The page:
• The number of areas with cancer in the lymph nodes

Doctors often use a statistic called the 5-year relative survival rate to talk about an NHL prognosis. This means they compare the percentage of people with NHL who live for at least 5 years after their diagnosis to those who don’t have NHL.

The 5-year relative survival rate for NHL was 74% from 2008 to 2014. This means that people diagnosed with NHL are about 74% as likely as those who don’t have NHL to live for at least 5 years after their diagnosis.

Something to keep in mind about these numbers: Today, there are new and better treatments for NHL, which could affect the odds of surviving the disease. Plus, everyone’s NHL and overall health are different, and there’s no sure way to know how things will go for you. Talk to your doctor about survival statistics, prognosis, and what they might mean in your case.

The best treatment for you depends on:

  • Your stage and prognostic factors
  • The type of NHL you have
  • Any gene changes found in your cancer cells
  • Specific proteins found in your cancer cells
  • Your overall health
  • Symptoms of lymphoma-related problems you have
  • Your treatment preferences

But there are some standard treatment approaches for specific stages of NHL:

Stage I and stage II: You’ll most likely have chemotherapy, with or without other treatments, such as immunotherapy, targeted therapy, and radiation therapy. Surgery may be an option for people with some subtypes of NHL, but this is rare.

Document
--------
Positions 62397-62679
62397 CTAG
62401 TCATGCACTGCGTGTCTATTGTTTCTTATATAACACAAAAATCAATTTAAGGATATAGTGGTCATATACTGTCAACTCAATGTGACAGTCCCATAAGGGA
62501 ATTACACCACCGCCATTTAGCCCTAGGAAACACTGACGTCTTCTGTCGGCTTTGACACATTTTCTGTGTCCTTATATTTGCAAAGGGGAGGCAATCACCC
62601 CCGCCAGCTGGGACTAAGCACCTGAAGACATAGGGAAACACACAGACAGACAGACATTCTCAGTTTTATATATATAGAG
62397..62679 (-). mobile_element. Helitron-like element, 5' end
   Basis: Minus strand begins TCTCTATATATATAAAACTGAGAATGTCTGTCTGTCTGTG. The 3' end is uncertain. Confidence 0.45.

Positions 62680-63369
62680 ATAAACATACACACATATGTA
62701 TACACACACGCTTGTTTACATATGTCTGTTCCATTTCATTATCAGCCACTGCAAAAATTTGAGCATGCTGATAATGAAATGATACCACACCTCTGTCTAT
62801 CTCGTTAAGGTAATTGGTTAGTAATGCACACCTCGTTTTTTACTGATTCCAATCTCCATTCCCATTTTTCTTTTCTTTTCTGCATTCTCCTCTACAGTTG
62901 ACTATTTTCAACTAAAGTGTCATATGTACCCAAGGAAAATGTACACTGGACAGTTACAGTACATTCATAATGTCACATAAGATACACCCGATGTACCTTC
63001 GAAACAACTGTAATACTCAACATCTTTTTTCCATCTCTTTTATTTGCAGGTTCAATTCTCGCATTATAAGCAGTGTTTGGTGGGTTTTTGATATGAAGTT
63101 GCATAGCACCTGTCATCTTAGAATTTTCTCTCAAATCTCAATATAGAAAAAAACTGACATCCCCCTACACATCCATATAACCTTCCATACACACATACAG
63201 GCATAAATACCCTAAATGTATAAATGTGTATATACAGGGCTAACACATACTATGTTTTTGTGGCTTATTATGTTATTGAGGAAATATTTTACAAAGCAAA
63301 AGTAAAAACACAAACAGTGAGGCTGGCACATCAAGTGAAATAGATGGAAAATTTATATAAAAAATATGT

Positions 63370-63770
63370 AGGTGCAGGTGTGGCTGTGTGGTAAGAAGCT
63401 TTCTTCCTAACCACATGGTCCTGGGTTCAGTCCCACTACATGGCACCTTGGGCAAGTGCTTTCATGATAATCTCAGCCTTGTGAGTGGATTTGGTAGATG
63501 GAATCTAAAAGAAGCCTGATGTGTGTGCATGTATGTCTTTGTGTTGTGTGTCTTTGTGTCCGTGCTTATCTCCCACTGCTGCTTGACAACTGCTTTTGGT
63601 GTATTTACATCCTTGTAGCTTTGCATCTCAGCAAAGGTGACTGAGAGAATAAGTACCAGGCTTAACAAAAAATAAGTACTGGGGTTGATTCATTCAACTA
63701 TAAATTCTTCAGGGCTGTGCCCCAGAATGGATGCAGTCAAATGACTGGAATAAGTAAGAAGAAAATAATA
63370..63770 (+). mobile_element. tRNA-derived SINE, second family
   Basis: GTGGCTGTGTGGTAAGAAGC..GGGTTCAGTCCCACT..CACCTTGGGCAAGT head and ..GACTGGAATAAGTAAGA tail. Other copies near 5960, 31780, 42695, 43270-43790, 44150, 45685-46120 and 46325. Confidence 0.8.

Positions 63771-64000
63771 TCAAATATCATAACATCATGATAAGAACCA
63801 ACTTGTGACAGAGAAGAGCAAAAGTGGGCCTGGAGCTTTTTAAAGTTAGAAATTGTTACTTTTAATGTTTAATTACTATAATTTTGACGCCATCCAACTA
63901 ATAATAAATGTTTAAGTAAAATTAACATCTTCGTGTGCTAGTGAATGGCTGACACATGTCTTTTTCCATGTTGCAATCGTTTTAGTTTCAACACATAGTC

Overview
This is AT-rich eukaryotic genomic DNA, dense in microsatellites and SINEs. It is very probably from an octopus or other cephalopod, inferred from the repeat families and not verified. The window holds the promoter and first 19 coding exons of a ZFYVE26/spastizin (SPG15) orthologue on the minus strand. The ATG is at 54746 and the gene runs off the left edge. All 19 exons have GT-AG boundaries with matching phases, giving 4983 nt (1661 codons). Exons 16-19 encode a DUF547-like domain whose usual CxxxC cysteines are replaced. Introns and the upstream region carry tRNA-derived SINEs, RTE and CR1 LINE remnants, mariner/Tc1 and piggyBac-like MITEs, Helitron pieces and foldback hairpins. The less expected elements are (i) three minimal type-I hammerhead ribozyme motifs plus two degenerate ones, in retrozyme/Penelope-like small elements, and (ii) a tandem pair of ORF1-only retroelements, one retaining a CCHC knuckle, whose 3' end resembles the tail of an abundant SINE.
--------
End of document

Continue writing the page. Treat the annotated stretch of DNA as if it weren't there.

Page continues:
If you have a subtype of NHL that grows very slowly, you may not need treatment right away. In this case, your doctor may watch the lymphoma closely over several months and then start treatment if it starts to grow.

Stage II with bulky disease, stage III, and stage IV: Chemotherapy, along with immunotherapy, targeted therapy, and/or radiation therapy, are the treatments doctors usually recommend for these stages of NHL.

You might need intrathecal chemotherapy if there’s a risk the lymphoma could spread to the fluid around your brain and spinal cord. To have this treatment, your care team will put a thin needle between the bones of your lower back and put the chemo drugs right into your spinal fluid.

A stem cell transplant might be an option for some types of NHL, or if the disease comes back after treatment. This procedure involves taking out and saving immature blood cells called stem cells. You can use your own stem cells or get them from a donor. Then, you get high doses of chemotherapy and radiation to kill all the lymphoma cells in your body. After that, the stem cells go into your body, where they grow and rebuild healthy blood cells over time.

Tumor lysis syndrome may be a risk if you have bulky disease. It happens when chemotherapy kills a lot of cancer cells in a short time, and the cell waste quickly builds up in your blood. Your doctor will use drugs, extra fluids, and blood tests to help prevent and watch for signs of tumor lysis syndrome.

Clinical trials: There are many different treatments for NHL, and scientists are testing new ones in research studies called clinical trials. If you join one, you will get the best standard treatment available, and maybe a new treatment that the researchers are testing. Talk to your doctor if you’d like to learn more about clinical trials or find one that may be right for you.